Andrew Coyne’s latest column is about this year’s Manning Centre conference. I attended last year’s gathering, here are a few thoughts:
-I was impressed, even as a lefty, by the sheer dynamism of last year’s conference. Everything was positively dripping in ideology, as it should be at something like this. So I think his complaints about it being taken over by “party conservatives” are a little exaggerated.
-One thing that I repeatedly observed last year was a widespread belief that right wing governments have retreated from “true conservatism”. This attitude is reflected in Coyne’s column, as he actually attaches the words “planned economy” to BC Premier Christy Clark with only minimal hyperbole. The view that the Party in Power™ has abandoned the True Path™ is one found in most populist or revolutionary movements which succeed politically. In holding this view of the Harper or BC government, movement conservatives are rather amusingly in sync with the Trotskyists who held the Soviet Union to represent a deformation of workers internationalism.
-Something else I repeatedly observed last year was an almost complete ignorance about the left among movement conservatives. Most would not be able to recognize, and would probably be unwilling to acknowledge, the difference between liberals and social democrats and/or democratic socialists even though these two poles are invariably represented by different political parties and have very disparate historical origins. I know this column isn’t about the left, but Coyne too shows little interest in even trying to understand the ideological foundations upon which his opposites rest. This is a problem not limited to the right, mind you.
-I share Coyne’s irritation with how conferences like this one have become totally saturated with “activist training” sessions, concerned with the effective use of social media and the like. The Manning Centre has doubtless trained plenty of effective activists and this is an important part of its mandate. But the gathering of a movement should be about ideological debate and contestation, not Facebook or Twitter. I hope the Broadbent Institute’s Progress Summit, which I’ll be attending later this month, achieves a better balance between seminars/debates and training. Movements need to be effective at communicating and organizing, but they become hollow without ideology. Activists need to be more than effective Twitter warriors or campaign staffers. They need something to believe in.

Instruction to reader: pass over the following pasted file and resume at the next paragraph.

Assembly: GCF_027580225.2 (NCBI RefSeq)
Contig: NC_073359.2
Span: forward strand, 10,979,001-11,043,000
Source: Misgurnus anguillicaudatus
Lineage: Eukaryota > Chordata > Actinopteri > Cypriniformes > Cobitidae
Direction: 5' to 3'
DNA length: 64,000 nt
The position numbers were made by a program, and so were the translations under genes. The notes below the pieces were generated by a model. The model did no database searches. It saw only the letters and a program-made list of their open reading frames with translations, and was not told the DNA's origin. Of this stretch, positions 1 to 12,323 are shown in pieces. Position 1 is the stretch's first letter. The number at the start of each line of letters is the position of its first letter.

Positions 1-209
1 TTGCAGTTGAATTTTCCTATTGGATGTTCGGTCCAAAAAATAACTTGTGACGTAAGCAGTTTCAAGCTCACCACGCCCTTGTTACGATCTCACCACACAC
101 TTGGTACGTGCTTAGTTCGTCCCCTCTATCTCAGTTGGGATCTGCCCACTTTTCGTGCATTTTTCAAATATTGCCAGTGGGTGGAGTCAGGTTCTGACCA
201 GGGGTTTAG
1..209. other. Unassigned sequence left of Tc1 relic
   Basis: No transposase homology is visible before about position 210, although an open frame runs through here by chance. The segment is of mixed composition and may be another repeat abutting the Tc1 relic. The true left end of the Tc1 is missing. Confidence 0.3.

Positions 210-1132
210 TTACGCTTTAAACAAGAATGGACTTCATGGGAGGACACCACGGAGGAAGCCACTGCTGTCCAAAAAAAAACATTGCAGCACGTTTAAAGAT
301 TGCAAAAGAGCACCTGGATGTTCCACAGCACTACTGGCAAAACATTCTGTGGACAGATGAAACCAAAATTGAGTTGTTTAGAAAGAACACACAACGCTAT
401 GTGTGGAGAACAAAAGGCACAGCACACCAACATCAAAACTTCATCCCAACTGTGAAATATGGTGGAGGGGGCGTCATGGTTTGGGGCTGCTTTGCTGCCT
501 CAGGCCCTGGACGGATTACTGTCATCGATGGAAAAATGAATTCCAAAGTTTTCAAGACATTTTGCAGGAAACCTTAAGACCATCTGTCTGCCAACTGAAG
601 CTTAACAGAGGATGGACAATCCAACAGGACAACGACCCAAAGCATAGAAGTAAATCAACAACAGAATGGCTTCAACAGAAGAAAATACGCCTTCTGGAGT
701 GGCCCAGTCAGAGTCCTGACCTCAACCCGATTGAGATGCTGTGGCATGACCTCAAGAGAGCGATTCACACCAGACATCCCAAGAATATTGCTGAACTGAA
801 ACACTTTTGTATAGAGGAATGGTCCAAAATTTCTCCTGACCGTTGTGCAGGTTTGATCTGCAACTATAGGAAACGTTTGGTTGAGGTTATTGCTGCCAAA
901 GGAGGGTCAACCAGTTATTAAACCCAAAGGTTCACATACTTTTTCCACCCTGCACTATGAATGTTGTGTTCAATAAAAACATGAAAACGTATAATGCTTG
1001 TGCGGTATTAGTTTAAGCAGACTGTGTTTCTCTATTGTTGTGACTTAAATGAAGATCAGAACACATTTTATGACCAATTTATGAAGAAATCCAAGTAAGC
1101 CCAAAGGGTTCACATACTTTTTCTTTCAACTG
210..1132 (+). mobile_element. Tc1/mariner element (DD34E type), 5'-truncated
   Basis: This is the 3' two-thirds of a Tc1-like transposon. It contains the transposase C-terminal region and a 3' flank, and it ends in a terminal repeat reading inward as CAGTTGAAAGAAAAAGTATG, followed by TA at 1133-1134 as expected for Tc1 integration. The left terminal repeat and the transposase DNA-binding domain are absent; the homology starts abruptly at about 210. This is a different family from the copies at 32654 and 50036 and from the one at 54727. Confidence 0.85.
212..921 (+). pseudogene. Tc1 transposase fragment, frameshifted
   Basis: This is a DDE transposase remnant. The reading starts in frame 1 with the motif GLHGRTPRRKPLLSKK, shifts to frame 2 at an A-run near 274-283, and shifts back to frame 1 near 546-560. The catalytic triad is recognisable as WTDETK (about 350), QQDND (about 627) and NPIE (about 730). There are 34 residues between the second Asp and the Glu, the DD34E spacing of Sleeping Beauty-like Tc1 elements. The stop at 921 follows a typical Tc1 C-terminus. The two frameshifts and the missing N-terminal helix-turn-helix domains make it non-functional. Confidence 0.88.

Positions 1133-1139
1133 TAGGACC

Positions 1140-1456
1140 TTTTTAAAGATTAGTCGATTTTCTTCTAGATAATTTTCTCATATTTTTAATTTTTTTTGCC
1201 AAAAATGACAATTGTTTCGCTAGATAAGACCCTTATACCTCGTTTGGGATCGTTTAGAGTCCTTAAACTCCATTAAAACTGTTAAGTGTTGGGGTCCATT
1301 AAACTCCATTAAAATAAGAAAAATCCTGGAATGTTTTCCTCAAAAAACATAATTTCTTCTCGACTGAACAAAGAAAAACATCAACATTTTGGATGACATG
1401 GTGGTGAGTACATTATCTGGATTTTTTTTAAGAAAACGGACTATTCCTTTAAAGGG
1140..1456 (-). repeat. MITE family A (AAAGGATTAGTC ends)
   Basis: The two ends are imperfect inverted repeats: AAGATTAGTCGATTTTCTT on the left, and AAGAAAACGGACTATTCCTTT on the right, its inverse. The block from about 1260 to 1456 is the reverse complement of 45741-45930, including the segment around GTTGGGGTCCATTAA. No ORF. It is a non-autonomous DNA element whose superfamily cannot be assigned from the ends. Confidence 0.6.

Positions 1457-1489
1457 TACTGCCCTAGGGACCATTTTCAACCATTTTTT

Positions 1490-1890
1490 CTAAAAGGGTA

-It’s both amusing and instructive that the “good guy” of Coyne’s column is British politician Iain Duncan Smith, one of the most hamfisted and least effective leaders the British Tory Party has ever had and the frontman for its campaign to degrade and demonize the extremely poor. Inept, mean-spirited, and fundamentally concerned with the overt defence of aristocracy and class privilege: This, apparently, is what “true conservatism” looks like.
-The tensions between a party and a movement are real. Overlooking or ignoring them serves nobody, and Coyne is right to privilege latter over the former in this context. I had some thoughts on this after last year’s conference, which you can read here: http://maisonneuve.org/post/2014/03/13/party-vs-movement-manning-centre-conference/ (*I’d like to scream from the rooftops that the phrase “host of ideological shards” wasn’t of my creation. It’s been a year since I’ve revisited this piece, but you still can’t have a “host of shards”. Mixed metaphors don’t serve movements either.